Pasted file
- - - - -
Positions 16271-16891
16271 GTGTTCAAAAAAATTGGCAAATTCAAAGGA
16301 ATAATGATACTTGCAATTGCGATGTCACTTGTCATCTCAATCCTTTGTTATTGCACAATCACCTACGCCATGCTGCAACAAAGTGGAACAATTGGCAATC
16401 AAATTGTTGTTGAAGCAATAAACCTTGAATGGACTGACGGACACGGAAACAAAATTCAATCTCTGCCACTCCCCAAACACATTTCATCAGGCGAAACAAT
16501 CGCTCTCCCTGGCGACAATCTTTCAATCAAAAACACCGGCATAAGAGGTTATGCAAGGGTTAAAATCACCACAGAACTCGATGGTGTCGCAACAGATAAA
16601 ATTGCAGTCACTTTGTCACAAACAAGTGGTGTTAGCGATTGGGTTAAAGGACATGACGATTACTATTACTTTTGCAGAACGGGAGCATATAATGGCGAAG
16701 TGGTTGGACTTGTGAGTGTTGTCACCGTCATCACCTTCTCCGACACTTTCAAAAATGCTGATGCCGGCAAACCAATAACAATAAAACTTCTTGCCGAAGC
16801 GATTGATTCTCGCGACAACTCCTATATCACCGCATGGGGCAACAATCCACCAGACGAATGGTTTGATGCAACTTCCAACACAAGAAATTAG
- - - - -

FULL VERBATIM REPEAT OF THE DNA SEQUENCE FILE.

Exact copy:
Positions 16271-16891
16271 GTGTTCAAAAAAATTGGCAAATTCAAAGGA
16301 ATAATGATACTTGCAATTGCGATGTCACTTGTCATCTCAATCCTTTGTTATTGCACAATCACCTACGCCATGCTGCAACAAAGTGGAACAATTGGCAATC
16401 AAATTGTTGTTGAAGCAATAAACCTTGAATGGACTGACGGACACGGAAACAAAATTCAATCTCTGCCACTCCCCAAACACATTTCATCAGGCGAAACAAT
16501 CGCTCTCCCTGGCGACAATCTTTCAATCAAAAACACCGGCATAAGAGGTTATGCAAGGGTTAAAATCACCACAGAACTCGATGGTGTCGCAACAGATAAA
16601 ATTGCAGTCACTTTGTCACAAACAAGTGGTGTTAGCGATTGGGTTAAAGGACATGACGATTACTATTACTTTTGCAGAACGGGAGCATATAATGGCGAAG
16701 TGGTTGGACTTGTGAGTGTTGTCACCGTCATCACCTTCTCCGACACTTTCAAAAATGCTGATGCCGGCAAACCAATAACAATAAAACTTCTTGCCGAAGC
16801 GATTGATTCTCGCGACAACTCCTATATCACCGCATGGGGCAACAATCCACCAGACGAATGGTTTGATGCAACTTCCAACACAAGAAATTAG